The companies that can afford to do basic research (and can't afford not to) are ones that dominate their markets. ... It's cheap insurance, since failing to do basic research guarantees that the next major advance will be oened by someone else.
It was basic research in the photoelectric field-in the photoelectric effect that would one day lead to solar panels. It was basic research in physics that would eventually produce the CAT scan. The calculations of today's GPS satellites are based on the equations that Einstein put to paper more than a century ago.
Finally, assuming that many of those are fulfilled, which won't be easy in tight budget times, we're taking the supply side at the basic research level, because that's where government is absolutely fundamental.
Societies will, of course, wish to exercise prudence in deciding which technologies that is, which applications of science are to be pursued and which not. But without funding basic research, without supporting the acquisition of knowledge for its own sake, our options become dangerously limited.
It is when physicians are bogged down by their incomplete technologies, by the innumerable things they are obliged to do in medicine when they lack a clear understanding of disease mechanisms, that the deficiencies of the health-care system are most conspicuous. If I were a policy-maker, interested in saving money for health care over the long haul, I would regard it as an act of high prudence to give high priority to a lot more basic research in biologic science.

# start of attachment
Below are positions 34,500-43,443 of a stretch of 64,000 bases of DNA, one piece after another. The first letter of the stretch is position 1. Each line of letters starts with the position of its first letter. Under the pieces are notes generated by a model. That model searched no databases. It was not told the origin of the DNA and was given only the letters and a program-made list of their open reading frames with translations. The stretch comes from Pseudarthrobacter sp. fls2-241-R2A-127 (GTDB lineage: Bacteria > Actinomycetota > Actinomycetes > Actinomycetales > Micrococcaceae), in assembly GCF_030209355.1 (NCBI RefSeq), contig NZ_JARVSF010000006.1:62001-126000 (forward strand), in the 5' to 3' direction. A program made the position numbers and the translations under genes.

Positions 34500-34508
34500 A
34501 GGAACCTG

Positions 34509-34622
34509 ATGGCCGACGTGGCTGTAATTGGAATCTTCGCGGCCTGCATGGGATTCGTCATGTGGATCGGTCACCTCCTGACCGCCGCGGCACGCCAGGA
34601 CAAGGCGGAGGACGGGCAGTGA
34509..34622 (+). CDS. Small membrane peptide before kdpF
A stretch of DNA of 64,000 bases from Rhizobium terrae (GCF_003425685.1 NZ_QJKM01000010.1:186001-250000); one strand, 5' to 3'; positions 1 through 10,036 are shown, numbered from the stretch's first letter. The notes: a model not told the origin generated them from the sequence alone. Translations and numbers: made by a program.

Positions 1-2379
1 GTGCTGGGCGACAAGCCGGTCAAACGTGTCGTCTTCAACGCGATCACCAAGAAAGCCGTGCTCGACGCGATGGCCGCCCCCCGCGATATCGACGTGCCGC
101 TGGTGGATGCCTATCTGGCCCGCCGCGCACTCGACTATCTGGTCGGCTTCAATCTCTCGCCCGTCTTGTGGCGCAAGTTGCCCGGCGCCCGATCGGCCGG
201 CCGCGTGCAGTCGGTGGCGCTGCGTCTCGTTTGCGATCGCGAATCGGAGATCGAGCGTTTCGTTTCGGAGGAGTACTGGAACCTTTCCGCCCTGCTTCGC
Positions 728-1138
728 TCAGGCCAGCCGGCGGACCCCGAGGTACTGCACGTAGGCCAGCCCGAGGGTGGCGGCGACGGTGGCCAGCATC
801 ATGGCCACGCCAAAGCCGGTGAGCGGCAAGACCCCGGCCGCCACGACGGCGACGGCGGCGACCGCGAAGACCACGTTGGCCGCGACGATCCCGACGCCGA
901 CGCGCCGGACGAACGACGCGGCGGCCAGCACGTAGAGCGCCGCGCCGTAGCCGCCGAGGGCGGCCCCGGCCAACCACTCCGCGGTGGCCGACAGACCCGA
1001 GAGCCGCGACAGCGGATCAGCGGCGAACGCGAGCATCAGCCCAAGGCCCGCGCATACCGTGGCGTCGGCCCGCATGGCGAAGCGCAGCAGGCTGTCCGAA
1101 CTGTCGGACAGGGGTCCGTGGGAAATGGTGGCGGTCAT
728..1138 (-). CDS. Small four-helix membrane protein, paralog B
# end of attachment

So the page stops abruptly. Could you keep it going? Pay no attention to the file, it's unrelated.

Basic research is not the same as development. A crash programme for the latter may be successful; but for the former it is like trying to make nine women pregnant at once in the hope of getting a baby in a month's time.
We need to look at less obvious paths, things like the wind in the jet stream, which is very high up. The material science of what type of kite string you would need to connect up to that. That's still at the basic research level.
Government investment unlocks a huge amount of private sector activity, but the basic research that we put into IT work that led to the Internet and lots of great companies and jobs, the basic work we put into the health care sector, where it's over $30 billion a year in R&D that led the biotech and pharma jobs. And it creates jobs and it creates new technologies that will be productized. But the government has to prime the pump here. The basic ideas, as in those other industries, start with government investment.